|Death: ||Aug. 18, 2007|
New York County (Manhattan)
New York, USA
Two firefighters lost their lives Saturday fighting a major fire that broke out near ground zero in New York City at the abandoned former Deutsche Bank office tower, renewing painful memories of the Sept. 11 terrorist attacks. They were members of a firehouse that had lost 11 in the World Trade Center disaster.
The firefighters who died, Robert Beddia and Joseph Graffagnino, had been trapped and inhaled a great deal of smoke.
Beddia, 53, had been a firefighter for 23 years and Graffagnino, 33, had been a with the department for eight years.
Lisa Giunta, the owner of Arturo's Pizza, near the slain firefighters' firehouse remembered Beddia as easygoing and eager to help newcomers learn the ropes. But the firehouse's losses on Sept. 11 haunted him. It was hard for him to work with those plaques inside looking at him.
The blaze began about a dozen floors up and burned on multiple floors at the building, steps from where 343 firefighters lost their lives in the World Trade Center attack.
Badly damaged by the disaster, the once 40-story Deutsche Bank building at 130 Liberty St. is being dismantled.
Firefighters had to use ropes to haul hoses up from the street to douse the blaze, he said. Some firefighters used stairs to reach the burning upper floors; others smashed out windows to let in more air to reach the flames.
Five or six other firefighters were taken to hospitals with smoke inhalation, but their injuries weren't serious, Bloomberg said. No civilians were hurt.
The cause of the fire was unknown, but it might have been fueled by plywood boxes and other flammable supplies related to the dismantling work.
Robert Beddia and Joseph Graffagnino had a lot in common.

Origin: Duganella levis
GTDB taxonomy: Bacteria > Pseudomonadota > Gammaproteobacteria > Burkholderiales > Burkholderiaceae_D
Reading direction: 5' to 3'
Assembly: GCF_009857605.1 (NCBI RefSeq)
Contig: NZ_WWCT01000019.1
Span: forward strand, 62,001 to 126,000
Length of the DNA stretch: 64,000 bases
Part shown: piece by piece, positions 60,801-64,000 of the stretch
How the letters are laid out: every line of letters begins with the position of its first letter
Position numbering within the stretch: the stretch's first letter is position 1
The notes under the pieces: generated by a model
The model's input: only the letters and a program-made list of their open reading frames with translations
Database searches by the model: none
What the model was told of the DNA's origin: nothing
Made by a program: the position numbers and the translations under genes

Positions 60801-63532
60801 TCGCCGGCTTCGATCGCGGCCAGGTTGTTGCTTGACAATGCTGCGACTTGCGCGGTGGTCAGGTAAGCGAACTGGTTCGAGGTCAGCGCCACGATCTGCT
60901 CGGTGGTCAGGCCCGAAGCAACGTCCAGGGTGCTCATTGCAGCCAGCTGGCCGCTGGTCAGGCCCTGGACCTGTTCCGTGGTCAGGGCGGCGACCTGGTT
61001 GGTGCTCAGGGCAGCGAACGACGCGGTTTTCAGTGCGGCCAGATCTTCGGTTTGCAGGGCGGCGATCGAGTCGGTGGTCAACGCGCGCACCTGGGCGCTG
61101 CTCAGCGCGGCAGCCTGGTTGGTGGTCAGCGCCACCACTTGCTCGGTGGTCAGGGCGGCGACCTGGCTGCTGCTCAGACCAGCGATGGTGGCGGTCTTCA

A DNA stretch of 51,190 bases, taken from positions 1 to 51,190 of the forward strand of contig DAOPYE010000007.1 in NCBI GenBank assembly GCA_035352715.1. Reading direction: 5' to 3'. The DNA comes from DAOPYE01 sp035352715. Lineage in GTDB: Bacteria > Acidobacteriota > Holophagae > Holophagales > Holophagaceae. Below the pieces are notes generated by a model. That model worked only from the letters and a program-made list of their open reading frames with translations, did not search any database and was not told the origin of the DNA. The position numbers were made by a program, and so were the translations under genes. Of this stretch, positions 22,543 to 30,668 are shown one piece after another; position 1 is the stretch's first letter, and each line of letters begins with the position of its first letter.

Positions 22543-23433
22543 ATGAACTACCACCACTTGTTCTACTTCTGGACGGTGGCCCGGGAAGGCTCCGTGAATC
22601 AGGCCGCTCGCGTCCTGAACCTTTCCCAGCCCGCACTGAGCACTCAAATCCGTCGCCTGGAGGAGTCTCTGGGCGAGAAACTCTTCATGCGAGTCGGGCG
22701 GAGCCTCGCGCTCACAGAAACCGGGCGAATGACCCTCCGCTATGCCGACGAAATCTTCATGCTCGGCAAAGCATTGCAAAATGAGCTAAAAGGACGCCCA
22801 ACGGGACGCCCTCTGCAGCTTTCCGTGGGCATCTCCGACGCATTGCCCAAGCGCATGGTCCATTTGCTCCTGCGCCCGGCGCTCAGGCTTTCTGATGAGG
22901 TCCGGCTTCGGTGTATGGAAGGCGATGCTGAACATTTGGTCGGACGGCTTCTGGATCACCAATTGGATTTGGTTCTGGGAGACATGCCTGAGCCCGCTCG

They were both fun-loving, outgoing men. They both were renovating their homes. They both had two jobs. And they both survived 9/11 only to die at Ground Zero.
Beddia, 53, and Graffagnino, who would have turned 34 today, were killed Saturday while battling a blaze in the ghostly shell of the Deutsche Bank building.
Beddia, the senior man of Engine Co. 24/Ladder Co. 5 in Greenwich Village, was off on Sept. 11, 2001.
He was asleep when his sister, Barbara Crocco, 49, woke him to say that terrorists had just crashed hijacked planes into the World Trade Center.
"As soon as he turned on the TV and saw what was happening, he raced down there to help," she told The Post. "He was off that day, but he felt guilty. He ran to help his brothers."
Crocco found it profoundly ironic that her brother survived 9/11 only to die in the Deutsche Bank building.
"He was a true hero, and he loved his firefighting brothers," she said. "The fact that he died across the street from the 9/11 buildings is kind of eerie."
Ralph Venturino, Beddia's next-door neighbor on Staten Island, echoed Crocco's words.
"It's very frustrating," said Venturino, 51, who was helping Beddia remodel his 1983 two-door Alfa Romeo sports car. "The guy made it through 9/11 only to get killed by it anyway. He survived 9/11 and went back and died there. It's really a shame that 9/11 did finally catch up to him."
Beddia, a 23-year FDNY veteran, and Graffagnino, a firefighter for eight years, worked in a firehouse at Sixth Avenue and Houston Street that lost 11 men on 9/11.
Beddia, who also worked as a bartender at Chumley's pub in Greenwich Village, was "the cool big brother," said his sister, Susan Olsen.
"He took me to my first circus and taught me to drive and even took me to see The Who at Shea Stadium in 1982," she said.
The firefighter, who was divorced, broke up with his girlfriend a year ago and moved back to his one-story brick house in South Beach, Staten Island.
He began renovating the home, ripping up floorboards and piling furniture into a back room. He planned to get his firehouse buddies to help.
At the same time, Beddia enlisted his neighbor to reupholster the seats of his Alfa Romeo.
"He didn't have time to do the upholstering, so he left me the keys and said, 'Do what you can,' and I did and he was really happy about that," Venturino recalled. "He loved that car. It was his baby."
Venturino said Beddia never spoke of retiring.
"I believe he thought he would die on the job," he said.
Beddia's wake will be held from 2 to 5 p.m. and 7 to 9 p.m. Wednesday and Thursday at the Harmon Funeral Home, 571 Forest Ave., Staten Island, relatives said. The funeral is tentatively scheduled for Friday at St. Patrick's Cathedral. Burial will be at St. Peter's Cemetery on Staten Island, next to firefighters from the borough who died on 9/11.
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Saint Peters Cemetery
West New Brighton
Richmond County (Staten Island)
New York, USA
Plot: next to firefighters from the borough who died on 9/11
Maintained by: Glendora
Originally Created by: Roger Gleitz
Record added: Aug 19, 2007
Find A Grave Memorial# 21020382